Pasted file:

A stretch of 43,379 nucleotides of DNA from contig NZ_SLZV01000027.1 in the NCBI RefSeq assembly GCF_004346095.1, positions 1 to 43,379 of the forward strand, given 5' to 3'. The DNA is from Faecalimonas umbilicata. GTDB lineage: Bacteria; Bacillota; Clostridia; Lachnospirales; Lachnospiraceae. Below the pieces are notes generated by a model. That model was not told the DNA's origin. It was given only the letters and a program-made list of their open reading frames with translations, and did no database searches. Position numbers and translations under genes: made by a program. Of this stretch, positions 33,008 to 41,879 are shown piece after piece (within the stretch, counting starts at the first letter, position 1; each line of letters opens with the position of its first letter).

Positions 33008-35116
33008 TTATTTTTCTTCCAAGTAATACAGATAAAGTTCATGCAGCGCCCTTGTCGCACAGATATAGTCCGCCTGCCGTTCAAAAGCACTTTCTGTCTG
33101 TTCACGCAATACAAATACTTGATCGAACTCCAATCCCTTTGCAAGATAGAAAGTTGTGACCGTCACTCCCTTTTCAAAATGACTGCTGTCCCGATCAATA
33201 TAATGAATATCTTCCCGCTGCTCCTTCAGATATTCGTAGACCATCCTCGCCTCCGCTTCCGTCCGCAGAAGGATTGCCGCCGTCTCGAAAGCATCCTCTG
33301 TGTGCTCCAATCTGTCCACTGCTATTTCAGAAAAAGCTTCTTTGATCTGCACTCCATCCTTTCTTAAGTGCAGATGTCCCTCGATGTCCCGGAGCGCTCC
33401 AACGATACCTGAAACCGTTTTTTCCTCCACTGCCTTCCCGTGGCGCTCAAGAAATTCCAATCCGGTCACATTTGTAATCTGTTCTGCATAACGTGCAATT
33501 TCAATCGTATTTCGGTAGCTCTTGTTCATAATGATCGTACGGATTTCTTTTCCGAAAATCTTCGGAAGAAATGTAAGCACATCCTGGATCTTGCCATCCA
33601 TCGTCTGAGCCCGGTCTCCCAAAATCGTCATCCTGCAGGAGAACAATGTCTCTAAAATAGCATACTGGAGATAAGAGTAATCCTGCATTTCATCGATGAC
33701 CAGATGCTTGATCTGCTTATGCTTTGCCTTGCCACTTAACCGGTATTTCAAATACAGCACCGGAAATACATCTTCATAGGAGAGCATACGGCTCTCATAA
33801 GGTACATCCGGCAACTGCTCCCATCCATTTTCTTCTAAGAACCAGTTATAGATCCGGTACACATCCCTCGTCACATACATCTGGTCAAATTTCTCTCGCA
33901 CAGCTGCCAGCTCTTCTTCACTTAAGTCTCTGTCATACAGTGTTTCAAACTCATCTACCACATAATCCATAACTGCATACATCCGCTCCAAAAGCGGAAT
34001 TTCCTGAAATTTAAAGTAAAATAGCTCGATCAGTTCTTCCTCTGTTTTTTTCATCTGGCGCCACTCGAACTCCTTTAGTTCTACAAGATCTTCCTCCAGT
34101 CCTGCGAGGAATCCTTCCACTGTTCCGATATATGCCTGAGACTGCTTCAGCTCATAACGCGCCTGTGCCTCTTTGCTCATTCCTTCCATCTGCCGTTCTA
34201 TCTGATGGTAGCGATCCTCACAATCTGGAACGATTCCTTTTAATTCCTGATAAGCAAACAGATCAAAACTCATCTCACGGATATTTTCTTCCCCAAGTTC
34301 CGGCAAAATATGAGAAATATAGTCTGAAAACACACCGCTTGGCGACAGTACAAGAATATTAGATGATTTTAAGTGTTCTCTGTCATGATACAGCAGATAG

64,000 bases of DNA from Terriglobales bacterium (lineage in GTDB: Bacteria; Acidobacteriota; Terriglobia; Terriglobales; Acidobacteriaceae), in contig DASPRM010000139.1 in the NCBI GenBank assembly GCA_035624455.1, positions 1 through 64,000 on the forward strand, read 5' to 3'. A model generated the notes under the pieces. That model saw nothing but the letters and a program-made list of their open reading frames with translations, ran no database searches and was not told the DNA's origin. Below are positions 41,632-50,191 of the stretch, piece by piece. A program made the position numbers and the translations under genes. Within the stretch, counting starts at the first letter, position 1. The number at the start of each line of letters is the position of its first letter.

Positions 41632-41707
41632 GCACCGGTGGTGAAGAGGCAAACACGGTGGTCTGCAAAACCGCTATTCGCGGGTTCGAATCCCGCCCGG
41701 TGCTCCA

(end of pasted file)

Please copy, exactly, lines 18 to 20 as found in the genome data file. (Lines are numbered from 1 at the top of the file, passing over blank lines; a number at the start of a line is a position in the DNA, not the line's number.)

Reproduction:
Positions 41632-41707
41632 GCACCGGTGGTGAAGAGGCAAACACGGTGGTCTGCAAAACCGCTATTCGCGGGTTCGAATCCCGCCCGG
41701 TGCTCCA